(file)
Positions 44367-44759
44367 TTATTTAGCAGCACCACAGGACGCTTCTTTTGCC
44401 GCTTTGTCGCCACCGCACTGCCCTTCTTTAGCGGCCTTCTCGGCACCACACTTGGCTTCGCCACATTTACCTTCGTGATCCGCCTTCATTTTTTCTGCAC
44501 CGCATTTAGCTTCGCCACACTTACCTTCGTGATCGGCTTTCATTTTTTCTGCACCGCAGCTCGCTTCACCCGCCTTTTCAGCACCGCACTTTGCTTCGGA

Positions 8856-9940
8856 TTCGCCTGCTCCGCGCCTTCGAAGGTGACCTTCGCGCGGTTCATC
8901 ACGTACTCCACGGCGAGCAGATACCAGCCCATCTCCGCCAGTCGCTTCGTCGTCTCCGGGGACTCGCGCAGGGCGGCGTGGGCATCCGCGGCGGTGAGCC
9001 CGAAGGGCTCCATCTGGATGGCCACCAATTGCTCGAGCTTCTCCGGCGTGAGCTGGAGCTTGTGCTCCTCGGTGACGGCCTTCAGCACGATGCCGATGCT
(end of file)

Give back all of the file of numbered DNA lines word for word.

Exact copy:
Positions 44367-44759
44367 TTATTTAGCAGCACCACAGGACGCTTCTTTTGCC
44401 GCTTTGTCGCCACCGCACTGCCCTTCTTTAGCGGCCTTCTCGGCACCACACTTGGCTTCGCCACATTTACCTTCGTGATCCGCCTTCATTTTTTCTGCAC
44501 CGCATTTAGCTTCGCCACACTTACCTTCGTGATCGGCTTTCATTTTTTCTGCACCGCAGCTCGCTTCACCCGCCTTTTCAGCACCGCACTTTGCTTCGGA

Positions 8856-9940
8856 TTCGCCTGCTCCGCGCCTTCGAAGGTGACCTTCGCGCGGTTCATC
8901 ACGTACTCCACGGCGAGCAGATACCAGCCCATCTCCGCCAGTCGCTTCGTCGTCTCCGGGGACTCGCGCAGGGCGGCGTGGGCATCCGCGGCGGTGAGCC
9001 CGAAGGGCTCCATCTGGATGGCCACCAATTGCTCGAGCTTCTCCGGCGTGAGCTGGAGCTTGTGCTCCTCGGTGACGGCCTTCAGCACGATGCCGATGCT